One report was that five corps commanders, including the one at Rawalpindi, were on the side of Nawaz Sharief and four on Musharaff's. This was not true. When the chips were down, Musharraf was the winner. 'History,' as Winston Churchill has said, 'judges a man, not by his victories or defeats but by their results.' Nawaz Sharief lost. True, the Rawalpindi corps commander did not send his troops to surround the prime minister's house. They belonged to the III brigade. But that might have been a sham. Ultimately, everyone fell in line, including the naval chief whose appointment had led to the resignation of the incumbent, Admiral Faish Bokhar.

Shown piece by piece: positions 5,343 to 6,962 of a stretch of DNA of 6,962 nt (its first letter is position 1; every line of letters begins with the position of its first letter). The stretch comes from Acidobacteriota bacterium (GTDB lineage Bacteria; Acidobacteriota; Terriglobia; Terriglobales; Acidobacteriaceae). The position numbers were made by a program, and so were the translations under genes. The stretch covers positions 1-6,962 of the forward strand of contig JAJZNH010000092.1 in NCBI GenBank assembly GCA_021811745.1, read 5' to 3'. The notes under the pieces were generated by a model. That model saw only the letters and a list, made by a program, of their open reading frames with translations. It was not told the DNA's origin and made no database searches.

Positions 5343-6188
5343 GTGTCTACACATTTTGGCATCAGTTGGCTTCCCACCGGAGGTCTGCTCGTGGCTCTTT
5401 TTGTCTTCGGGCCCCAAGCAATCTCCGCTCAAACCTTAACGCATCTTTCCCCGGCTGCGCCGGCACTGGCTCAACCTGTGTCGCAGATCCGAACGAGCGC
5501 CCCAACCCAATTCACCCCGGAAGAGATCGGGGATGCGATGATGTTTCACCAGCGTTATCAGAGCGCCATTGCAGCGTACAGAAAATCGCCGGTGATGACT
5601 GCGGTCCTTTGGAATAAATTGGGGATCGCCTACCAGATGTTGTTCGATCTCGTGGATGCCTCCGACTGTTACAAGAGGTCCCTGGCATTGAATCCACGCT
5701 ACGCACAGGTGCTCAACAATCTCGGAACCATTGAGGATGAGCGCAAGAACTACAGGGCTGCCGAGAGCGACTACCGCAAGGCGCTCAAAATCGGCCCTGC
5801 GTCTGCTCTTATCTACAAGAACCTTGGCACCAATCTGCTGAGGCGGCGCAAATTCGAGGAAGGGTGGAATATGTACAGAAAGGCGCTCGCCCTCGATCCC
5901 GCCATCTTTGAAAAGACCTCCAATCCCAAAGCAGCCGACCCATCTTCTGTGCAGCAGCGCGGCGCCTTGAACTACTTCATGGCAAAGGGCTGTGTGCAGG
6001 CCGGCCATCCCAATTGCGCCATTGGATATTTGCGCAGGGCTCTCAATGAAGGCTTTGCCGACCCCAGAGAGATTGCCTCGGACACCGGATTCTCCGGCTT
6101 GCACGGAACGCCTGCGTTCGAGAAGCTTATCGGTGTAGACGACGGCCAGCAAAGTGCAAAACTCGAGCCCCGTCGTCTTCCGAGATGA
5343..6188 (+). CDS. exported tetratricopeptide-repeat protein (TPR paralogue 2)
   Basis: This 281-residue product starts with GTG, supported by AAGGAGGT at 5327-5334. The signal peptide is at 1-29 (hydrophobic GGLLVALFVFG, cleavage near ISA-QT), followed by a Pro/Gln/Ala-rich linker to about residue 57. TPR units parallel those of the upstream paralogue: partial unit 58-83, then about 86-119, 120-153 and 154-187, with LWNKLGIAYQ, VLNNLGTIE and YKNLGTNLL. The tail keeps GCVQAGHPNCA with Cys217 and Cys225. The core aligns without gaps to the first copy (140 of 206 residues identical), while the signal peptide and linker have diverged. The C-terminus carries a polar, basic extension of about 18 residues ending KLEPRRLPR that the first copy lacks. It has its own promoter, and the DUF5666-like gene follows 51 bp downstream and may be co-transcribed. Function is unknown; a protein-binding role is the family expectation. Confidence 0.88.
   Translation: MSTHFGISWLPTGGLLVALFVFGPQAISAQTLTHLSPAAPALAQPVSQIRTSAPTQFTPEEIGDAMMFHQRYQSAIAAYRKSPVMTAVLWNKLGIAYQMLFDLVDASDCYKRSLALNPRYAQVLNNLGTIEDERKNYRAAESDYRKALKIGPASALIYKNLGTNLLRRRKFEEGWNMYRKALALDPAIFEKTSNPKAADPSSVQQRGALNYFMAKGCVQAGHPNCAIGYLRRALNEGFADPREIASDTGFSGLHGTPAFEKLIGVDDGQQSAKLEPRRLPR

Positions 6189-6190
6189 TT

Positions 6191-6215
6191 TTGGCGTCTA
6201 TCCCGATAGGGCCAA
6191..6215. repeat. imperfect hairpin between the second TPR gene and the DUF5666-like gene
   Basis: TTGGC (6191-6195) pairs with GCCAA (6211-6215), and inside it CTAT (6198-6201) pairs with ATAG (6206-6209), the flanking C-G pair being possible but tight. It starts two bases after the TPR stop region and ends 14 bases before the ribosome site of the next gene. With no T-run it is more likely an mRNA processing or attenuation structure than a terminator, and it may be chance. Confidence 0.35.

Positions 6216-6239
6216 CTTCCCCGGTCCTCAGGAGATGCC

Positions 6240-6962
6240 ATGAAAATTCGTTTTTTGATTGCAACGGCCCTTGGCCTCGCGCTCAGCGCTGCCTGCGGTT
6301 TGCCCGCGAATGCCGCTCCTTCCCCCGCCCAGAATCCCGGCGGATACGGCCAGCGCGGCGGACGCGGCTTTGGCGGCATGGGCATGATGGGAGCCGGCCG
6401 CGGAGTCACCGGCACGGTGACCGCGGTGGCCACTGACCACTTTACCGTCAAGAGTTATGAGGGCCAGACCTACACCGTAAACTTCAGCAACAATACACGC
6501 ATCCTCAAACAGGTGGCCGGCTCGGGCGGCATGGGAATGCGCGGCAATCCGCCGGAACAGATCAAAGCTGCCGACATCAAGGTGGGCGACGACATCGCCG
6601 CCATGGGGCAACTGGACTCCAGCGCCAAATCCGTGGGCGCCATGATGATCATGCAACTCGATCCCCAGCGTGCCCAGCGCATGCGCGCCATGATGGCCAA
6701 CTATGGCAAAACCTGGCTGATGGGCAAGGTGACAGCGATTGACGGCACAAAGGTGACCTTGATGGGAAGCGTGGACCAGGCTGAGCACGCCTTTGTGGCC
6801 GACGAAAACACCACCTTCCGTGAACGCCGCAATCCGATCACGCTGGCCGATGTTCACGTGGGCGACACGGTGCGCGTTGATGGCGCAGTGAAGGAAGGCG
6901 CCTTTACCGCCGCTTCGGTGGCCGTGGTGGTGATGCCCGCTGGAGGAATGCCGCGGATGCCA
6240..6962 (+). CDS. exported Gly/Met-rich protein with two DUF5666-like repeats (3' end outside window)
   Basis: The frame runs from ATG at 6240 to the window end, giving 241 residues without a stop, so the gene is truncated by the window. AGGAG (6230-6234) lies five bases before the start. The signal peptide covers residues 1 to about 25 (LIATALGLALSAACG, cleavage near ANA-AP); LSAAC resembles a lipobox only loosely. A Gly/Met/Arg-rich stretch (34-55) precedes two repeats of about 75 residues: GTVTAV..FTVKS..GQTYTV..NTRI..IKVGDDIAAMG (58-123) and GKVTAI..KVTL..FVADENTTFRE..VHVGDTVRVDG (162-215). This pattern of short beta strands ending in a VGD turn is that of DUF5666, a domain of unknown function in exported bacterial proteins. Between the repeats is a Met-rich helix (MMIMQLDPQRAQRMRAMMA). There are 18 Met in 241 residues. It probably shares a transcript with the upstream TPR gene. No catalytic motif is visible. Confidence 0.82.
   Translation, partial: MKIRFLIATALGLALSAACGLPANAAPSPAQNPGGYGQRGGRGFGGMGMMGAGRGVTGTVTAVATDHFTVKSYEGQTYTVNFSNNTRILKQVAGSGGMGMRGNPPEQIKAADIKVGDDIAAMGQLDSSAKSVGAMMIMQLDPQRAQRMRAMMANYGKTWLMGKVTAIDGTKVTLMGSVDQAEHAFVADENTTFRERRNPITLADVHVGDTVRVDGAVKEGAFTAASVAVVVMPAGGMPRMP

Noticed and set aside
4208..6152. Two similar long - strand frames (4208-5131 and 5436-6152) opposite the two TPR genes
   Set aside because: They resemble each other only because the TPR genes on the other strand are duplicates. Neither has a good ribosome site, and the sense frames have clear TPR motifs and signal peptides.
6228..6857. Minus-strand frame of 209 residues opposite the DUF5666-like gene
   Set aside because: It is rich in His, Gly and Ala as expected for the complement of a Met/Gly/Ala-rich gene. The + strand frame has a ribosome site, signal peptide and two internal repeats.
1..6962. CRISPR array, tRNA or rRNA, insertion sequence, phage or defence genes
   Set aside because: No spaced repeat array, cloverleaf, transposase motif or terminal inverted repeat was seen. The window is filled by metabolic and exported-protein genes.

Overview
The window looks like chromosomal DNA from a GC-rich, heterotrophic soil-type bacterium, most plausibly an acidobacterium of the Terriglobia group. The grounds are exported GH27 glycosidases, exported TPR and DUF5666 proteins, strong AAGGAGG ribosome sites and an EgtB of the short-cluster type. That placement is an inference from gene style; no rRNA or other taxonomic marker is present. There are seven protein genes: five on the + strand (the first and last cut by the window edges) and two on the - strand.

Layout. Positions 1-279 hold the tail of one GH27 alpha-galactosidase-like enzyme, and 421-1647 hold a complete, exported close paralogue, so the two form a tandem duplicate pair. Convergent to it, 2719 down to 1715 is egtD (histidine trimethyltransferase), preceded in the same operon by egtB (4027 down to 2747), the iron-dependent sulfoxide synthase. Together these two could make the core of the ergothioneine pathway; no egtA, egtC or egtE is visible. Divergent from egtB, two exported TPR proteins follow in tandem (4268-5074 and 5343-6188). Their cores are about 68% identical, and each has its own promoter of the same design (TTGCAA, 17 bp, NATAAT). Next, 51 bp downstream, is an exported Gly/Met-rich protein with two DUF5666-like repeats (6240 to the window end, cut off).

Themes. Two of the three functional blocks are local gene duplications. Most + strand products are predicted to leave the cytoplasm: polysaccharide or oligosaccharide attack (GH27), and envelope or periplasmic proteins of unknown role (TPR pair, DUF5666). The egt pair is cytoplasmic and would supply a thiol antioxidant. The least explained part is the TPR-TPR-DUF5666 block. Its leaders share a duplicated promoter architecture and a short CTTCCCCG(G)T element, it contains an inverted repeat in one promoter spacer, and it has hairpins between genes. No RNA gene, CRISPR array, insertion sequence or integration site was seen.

The surprising part is the smoothness with which the coup took place. The Pakistan armed forces do the exercise well because of their past experience. There were some gunshots in Lahore and Islamabad. But they were by the loyal policemen, not the troops. America, as usual, did not anticipate the events. Its ambassador to Pakistan, William B Millian, issued a statement a few days ago to allay the fears about an army coup being round the corner.
Then the Americans preferred the democratically elected Nawaz Sharief government to army rule is clear. Their post-coup statement is stern and expects early restoration of democracy. General Zia-ul Haq promised 90 days for election and stayed on for nine years.
Probably, Musharraf would be forced to hold election within 90 days as provided in the Pakistan constitution. But the biggest casualty is conciliation with India which Nawaz Sharief was trying to talk about. His ouster itself may well be because of the vested interest of the armed forces in confrontation against India.